Realizing the Potential of Virtualization

Thursday, January 06, 2011

Stefan Fouant


I'm not sure what the Data Center of tomorrow will look like, but one thing is for sure, it will most likely look a whole lot different than it does today.

We've seen the benefits that server virtualization brings by creating a level of abstraction between the software and the underlying hardware.

But in order for the true vision of virtualization to take hold, the physical resources will themselves need to become unhinged from the physical chassis that we think of today when we think of a traditional server - be it a rackmountable server, a blade chassis, or some other type of form factor.

We need to stop thinking of resources in the manner we've become accustomed - as a physically constrained device with finite boundaries and start thinking beyond - towards pools of resources.

Instead of the form factor of a server which consists of memory and CPU and I/O interfaces for network and storage, all of these components will need be removed and something altogether different will need to take its place.

We need to start thinking in terms of blades or insertable modules which consist solely of a given set of resources (memory, compute, storage I/O, etc.). We can start pooling all these resources together to create individual compute farms or memory farms, or farms of any other type of resource with which we want the fluid ability to add capacity on the fly.

Additional compute resources could be gained simply by adding another compute module to the compute farm. More memory could be added to the system by simply adding another memory blade to the memory farm.

Additional bandwidth could be added to the system by simply adding another blade consisting of high density Ethernet ports to the network farm. Not only will this enable greater agility in our data center, it will also enable each resource to be scaled independently of each other - something that is difficult today given the fixed constraint server architecture where most of these resources currently exist. 

And yet, even though we are creating individual farms of resources, the virtualization capabilities present in the Data Center of tomorrow will allow the network administrator to pick and choose which subsets of these resources to combine together to present to individual VMs.

Another area where we might see considerable change is to the traditional rack itself. Today the rack doesn't offer much in the way of intelligence, it's really just a mechanism we use to organize and situate our resources. Is it possible that the rack itself might evolve to become an underlying fabric which ties together all of these different resource pools and presents them to the resource virtualization layer in a unified fashion?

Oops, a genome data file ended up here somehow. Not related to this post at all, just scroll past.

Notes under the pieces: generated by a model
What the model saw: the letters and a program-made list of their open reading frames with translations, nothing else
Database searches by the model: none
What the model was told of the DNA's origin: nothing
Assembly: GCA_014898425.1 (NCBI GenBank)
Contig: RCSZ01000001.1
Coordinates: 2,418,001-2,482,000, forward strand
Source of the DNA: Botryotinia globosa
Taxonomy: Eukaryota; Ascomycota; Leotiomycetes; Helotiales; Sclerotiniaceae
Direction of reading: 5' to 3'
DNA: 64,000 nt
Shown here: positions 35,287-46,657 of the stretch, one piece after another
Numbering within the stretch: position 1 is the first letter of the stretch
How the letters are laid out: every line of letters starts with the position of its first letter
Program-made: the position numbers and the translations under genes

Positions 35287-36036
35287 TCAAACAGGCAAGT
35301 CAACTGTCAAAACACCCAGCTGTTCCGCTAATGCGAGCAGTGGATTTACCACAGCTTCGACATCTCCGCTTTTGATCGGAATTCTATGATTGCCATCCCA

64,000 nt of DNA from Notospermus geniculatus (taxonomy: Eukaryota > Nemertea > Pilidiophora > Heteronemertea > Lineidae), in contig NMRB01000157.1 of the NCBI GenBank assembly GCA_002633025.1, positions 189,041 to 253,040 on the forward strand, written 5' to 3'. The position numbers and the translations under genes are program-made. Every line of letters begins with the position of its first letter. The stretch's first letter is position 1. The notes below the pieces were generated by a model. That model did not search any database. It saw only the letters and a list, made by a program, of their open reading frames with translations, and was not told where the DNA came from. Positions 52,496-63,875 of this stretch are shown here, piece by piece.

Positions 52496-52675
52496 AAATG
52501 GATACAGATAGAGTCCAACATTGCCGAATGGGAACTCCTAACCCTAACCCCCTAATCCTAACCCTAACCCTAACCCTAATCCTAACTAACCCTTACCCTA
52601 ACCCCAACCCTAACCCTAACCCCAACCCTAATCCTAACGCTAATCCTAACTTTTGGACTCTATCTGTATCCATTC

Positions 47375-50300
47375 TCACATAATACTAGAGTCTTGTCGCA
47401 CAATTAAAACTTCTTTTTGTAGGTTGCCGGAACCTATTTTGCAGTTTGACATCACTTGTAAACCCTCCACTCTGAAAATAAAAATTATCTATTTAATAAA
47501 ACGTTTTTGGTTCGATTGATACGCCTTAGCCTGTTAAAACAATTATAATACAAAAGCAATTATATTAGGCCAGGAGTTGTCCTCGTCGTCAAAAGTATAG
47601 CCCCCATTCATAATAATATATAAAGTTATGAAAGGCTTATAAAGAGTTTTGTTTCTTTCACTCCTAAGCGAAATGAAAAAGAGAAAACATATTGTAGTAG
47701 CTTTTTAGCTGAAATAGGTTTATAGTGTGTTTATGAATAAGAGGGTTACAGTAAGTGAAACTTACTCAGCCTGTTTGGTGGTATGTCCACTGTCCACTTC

Perhaps the fabric incorporated into the rack will provide the necessary connectivity between all the elements in a fashion similar to what is provided today via a traditional motherboard. Developments by Intel with their Light Peak technology might ultimately provide the high speed connectivity required in such a design. 

It's possible that even good old Ethernet might provide that connectivity as we can see is happening with FCoE and Remote Direct Memory Access over Converged Enhanced Ethernet.

And finally, something that might look a whole lot different tomorrow is the physical alignment of that rack - with racks being turned on their sides in a horizontal fashion to assist with cable management and ease of resource access. The cooling of the equipment might be done by liquid rather than traditional air current, as is being developed by companies like Green Revolution Cooling.

Their GreenDEF coolant is essentially made from non-toxic mineral oil, and is not electrically conductive like water. Green Revolution Cooling's promise is that their cooling solutions offers dramatically lower up-front costs for greenfield deployments, lower energy use, and higher performance than that gained with traditional cooling systems, with up to 45% less power and up to 95% less traditional cooling required.

Ultimately, in order for the vision of virtualization to realize it's true potential, the physical mold we have become accustomed to will have to be broken. Resources will need to be pooled together and this just isn't effective or scalable within the confines of the traditional server chassis as we know it today.

On top of that, green computing and the desire to save money and reduce carbon footprint, coupled with efficiencies that might be gained by changing the alignment of racks and resources are going to result in a Data Center that looks fundamentally different than it does today.

Cross-posted form Shortest Path First

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